FIG. 4 is a block diagram schematically showing a frequency synthesizer embodying the present invention;

FIGS. 5A-5F show the waveforms of major signals appearing in the embodiment;

FIGS. 6A and 6B each shows a spectrum particular to the output signal of the embodiment; and

FIG. 7 is a block diagram schematically showing a specific construction of a waveform converting circuit included in the embodiment.

DESCRIPTION OF THE PREFERRED EMBODIMENT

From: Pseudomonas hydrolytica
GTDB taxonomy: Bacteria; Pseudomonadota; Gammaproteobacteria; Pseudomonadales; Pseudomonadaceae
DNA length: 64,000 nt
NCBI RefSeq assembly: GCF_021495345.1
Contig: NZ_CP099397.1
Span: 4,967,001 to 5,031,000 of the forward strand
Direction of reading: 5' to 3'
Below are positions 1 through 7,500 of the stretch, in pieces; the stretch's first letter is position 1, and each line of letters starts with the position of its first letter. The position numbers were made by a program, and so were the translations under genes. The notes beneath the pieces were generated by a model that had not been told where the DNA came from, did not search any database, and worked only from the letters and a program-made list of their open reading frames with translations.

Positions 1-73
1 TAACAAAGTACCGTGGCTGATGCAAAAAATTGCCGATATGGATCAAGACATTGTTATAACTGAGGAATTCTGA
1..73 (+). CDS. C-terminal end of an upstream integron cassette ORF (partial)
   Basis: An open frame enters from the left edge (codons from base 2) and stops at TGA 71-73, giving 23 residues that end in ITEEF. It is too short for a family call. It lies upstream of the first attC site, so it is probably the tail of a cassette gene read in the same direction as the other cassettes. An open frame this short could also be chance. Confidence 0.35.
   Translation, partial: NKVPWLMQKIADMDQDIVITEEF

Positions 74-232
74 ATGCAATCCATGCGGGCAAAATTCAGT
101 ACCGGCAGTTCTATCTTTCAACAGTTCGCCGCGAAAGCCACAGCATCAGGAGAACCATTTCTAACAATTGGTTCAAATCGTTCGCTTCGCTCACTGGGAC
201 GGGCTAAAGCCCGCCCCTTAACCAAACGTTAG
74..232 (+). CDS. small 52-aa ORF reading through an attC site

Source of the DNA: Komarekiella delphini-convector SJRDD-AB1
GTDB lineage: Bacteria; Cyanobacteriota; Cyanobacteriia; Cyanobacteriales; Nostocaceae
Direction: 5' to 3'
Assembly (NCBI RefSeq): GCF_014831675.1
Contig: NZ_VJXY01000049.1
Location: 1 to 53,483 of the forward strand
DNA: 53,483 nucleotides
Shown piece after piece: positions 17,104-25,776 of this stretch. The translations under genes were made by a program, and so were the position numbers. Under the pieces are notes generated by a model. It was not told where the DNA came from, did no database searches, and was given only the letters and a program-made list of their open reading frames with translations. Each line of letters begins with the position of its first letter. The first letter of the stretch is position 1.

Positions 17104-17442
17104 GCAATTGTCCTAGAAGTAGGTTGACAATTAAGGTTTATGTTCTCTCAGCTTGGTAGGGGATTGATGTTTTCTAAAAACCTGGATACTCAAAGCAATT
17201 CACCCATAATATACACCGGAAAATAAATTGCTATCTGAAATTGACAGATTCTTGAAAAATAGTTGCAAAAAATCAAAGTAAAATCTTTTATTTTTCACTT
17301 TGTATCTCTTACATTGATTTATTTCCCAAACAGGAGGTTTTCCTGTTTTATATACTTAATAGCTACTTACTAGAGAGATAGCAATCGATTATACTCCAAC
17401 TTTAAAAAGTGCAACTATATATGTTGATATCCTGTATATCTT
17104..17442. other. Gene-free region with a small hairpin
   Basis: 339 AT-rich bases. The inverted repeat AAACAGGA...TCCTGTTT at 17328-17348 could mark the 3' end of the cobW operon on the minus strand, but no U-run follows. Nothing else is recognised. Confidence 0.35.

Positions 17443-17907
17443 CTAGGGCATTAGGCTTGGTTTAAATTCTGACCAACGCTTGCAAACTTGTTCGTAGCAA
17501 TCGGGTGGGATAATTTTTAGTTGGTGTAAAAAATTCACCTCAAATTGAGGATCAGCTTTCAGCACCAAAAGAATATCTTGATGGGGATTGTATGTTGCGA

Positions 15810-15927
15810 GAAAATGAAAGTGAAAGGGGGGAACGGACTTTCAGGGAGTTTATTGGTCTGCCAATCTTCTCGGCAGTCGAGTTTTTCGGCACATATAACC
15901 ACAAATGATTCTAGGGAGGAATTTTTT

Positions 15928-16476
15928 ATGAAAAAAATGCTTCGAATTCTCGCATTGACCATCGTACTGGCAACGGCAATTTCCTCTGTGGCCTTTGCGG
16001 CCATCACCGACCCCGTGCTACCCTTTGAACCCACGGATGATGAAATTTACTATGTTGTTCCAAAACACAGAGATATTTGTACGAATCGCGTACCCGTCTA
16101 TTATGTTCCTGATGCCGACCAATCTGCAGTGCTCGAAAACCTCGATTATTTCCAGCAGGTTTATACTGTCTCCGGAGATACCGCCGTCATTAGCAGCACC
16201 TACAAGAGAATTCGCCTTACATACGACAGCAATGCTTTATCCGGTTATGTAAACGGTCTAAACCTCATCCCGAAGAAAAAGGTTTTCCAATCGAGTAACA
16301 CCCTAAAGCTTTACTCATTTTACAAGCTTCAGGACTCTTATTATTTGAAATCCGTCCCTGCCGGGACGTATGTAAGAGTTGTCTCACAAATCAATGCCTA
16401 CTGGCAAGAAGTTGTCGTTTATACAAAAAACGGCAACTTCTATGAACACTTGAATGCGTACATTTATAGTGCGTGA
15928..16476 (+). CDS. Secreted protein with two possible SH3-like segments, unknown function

To better understand the present invention, a brief reference will be made to a conventional frequency synthesizer, shown in FIG. 1. The frequency synthesizer plays the role of, for example, a local oscillator included in the transmitter/receiver of an automobile telephone system. As shown, the synthesizer includes a reference signal oscillator 9 for generating a high frequency signal S10 which is stable in frequency. Assume that the frequency of the signal S10 is an integral multiple of the channel interval of the telephone system. A fixed frequency divider 8 divides the frequency of the signal S10 to output a reference signal S9 having a reference frequency fr. A loop filter 2 feeds a control voltage signal S2a to a voltage controlled oscillator (VCO) 1. In response, the VCO 1 outputs a signal S1a having a frequency f0 matching the control voltage signal S2a. A variable frequency divider 6 divides the frequency f0 of the signal S1a to output the resulting signal S8 whose frequency is fv. The division ratio of the frequency divider 6 is equal to a value produced by dividing the required frequency fs of the signal S1a by the reference frequency fr. By changing the division ratio of the frequency divider 6, the synthesizer controls the required frequency fs of the signal S1a to an integral multiple of the reference frequency fr.